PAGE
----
By Heather Kelly, CNN
For a tiny bug-shaped robot made of cardboard and plastic, Dash is surprisingly advanced.
The new $65 DIY programmable robot is built for tinkering. It comes with a gyroscope, visible light and infrared sensors, and an iOS app for controlling it over Bluetooth 4. The Arduino-compatible bots also have LED lights and additional ports for expanding and hacking the Dash.
You can program in your own behaviors, making the robots move in patterns or follow walls. They can operate as a swarm and cooperate, or set off on individual tasks. Add in touch sensors and turn two peace-loving Dash robots into battlebots that fight each other and keep score on their multi-colored LEDs.
"Our goal is to get a robot into everyone's hands because we think they're great educational tools," said Nick Kohut, one of the founders of Dash Robotics.
Conveniently, Dash will fit right into in the palms of those hands. It has six legs, weighs about half an ounce, and its killer feature is being able to move quickly over various kinds of terrain. It can cover five to six feet a second and is able to cross sand, concrete and other surfaces.
By Heather Kelly, CNN
Personal 3-D printers may sound like a pricey luxury or a niche product for geeks, but soon they could become a household appliance that saves people thousands of dollars a year.
Researchers at Michigan Technological University conducted a study to find out how much a family might save by printing common objects, such as simple replacement parts or toys, at home instead of buying them in stores or online.
"It was relatively shocking what the return on investment was," said associate professor Joshua Pearce, who led the study. "Realistically, it's in the thousands."
Much of the recent 3-D printer hype has focused on how the technology is going to revolutionize the manufacturing industry or what cool things it can create - human organs, duck feet, see-through hermit crab shells shaped like cities. But it's the small, mundane objects that could have the most immediate impact on wallets. (Especially if you print your own wallet.) FULL POST
By Laura Ly, Special to CNN
New York (CNN) - On any given day, the vending machine at Ample Hills Creamery in Prospect Heights, Brooklyn, may offer anything from books to original artwork to toys. If you see something you want, however, no need to take out your wallet. The ‘Swap-O-Matic’ vending machine allows you to swap and trade items, rather than buy them.
“The Swap-O-Matic recognizes that there is a thrill in getting things. The vending machine satisfies our desires for instant gratification, but it co-ops it and re-appropriates it to something that is a more sustainable method of acquisition, which is through swapping and trading,” said Lina Fenequito, the creator and primary designer of the ‘Swap-O-Matic.’
Fenequito wanted to call attention to issues of overconsumption and needless waste and aimed to find a creative way to encourage trading and reusing. For her senior thesis project at Parsons School of Design, she built an earlier, low-tech model. In August 2011, with the help of visual designer Ray Mancini and electrical engineer Rick Cassidy, Fenequito built upon her thesis project and created a machine with touchscreen capability and digital locks. FULL POST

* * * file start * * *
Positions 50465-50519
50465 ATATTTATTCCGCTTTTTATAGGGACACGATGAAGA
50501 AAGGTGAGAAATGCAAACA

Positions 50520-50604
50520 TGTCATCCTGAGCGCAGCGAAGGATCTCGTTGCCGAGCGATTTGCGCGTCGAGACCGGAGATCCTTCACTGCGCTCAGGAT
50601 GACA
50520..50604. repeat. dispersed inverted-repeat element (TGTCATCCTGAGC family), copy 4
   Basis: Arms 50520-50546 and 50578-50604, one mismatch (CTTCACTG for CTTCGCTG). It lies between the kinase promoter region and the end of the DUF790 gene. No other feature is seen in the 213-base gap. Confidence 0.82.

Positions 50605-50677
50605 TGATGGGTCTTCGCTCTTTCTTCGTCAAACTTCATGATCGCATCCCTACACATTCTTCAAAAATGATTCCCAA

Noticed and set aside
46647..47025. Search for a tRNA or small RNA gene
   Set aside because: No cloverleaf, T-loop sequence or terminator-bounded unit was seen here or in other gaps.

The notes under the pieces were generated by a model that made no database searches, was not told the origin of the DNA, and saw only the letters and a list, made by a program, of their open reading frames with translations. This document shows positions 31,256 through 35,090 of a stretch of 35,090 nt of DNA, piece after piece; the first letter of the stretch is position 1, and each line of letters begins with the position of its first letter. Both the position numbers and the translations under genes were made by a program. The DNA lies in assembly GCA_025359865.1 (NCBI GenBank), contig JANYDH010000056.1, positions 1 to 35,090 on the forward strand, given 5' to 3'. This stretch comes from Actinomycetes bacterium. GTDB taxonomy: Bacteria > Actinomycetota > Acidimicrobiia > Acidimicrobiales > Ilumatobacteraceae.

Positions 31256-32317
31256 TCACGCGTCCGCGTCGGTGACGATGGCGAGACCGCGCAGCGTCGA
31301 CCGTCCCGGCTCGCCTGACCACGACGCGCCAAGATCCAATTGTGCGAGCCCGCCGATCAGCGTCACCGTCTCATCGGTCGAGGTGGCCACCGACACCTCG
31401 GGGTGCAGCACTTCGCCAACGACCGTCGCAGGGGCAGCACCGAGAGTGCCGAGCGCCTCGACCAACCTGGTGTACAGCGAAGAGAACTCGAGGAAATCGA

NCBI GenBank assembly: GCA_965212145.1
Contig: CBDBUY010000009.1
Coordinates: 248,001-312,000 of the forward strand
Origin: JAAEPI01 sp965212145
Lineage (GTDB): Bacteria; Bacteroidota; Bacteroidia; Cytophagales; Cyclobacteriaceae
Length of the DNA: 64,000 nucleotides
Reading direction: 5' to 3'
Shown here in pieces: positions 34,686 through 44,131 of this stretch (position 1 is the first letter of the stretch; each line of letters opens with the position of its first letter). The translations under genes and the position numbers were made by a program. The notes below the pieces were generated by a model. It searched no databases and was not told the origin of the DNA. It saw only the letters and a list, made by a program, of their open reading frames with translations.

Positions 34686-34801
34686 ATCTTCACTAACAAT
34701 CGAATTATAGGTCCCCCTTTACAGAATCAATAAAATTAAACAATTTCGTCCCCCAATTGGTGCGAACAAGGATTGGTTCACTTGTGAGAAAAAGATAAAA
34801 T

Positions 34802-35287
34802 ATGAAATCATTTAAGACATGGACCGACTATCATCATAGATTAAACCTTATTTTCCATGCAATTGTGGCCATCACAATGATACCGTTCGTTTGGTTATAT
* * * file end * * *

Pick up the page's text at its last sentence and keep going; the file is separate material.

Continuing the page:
Editor's note: Ben Kaufman is the CEO of Quirky.com, which helps inventors bring their ideas to the market. Kaufman is the subject of Sunday's episode of "The Next List," on CNN at 2 p.m. ET.
By Ben Kaufman, Special to CNN
(CNN) - Ninety-nine percent of consumer product companies are incredibly disconnected from the people that they serve. The process of trying to learn about what those people want only creates more distance.
We used to live in a world in which Big Companies made things, and people bought them, sometimes because they were the right things, sometimes because they were the only things. Before the Internet came along, this kind of worked. Before the Web, people’s expectations of how, where and to whom they could express themselves were very low. FULL POST
By John D. Sutter, CNN
(CNN) - Something strange happened earlier this week: The people of the Internet - not exactly known for their generosity - gave $1 million in a SINGLE DAY to an online game that hasn't even been created yet.
Not only is this a milestone for Kickstarter, the "crowd funding" platform that made these donations possible; it's also an experiment in, as the blog ReadWriteWeb aptly described it, making a game out of the game-making process.
The game is called Double Fine Adventure. As of Friday morning, it had raised $1.2 million on the promise that:
With this project, we're taking that door off its hinges and inviting you into the world of Double Fine Productions, the first major studio to fully finance their next game with a Kickstarter campaign and develop it in the public eye ... This year, you'll be given a front-row seat as they revisit Tim's design roots and create a brand-new, downloadable "Point-and-Click" graphic adventure game for the modern age. FULL POST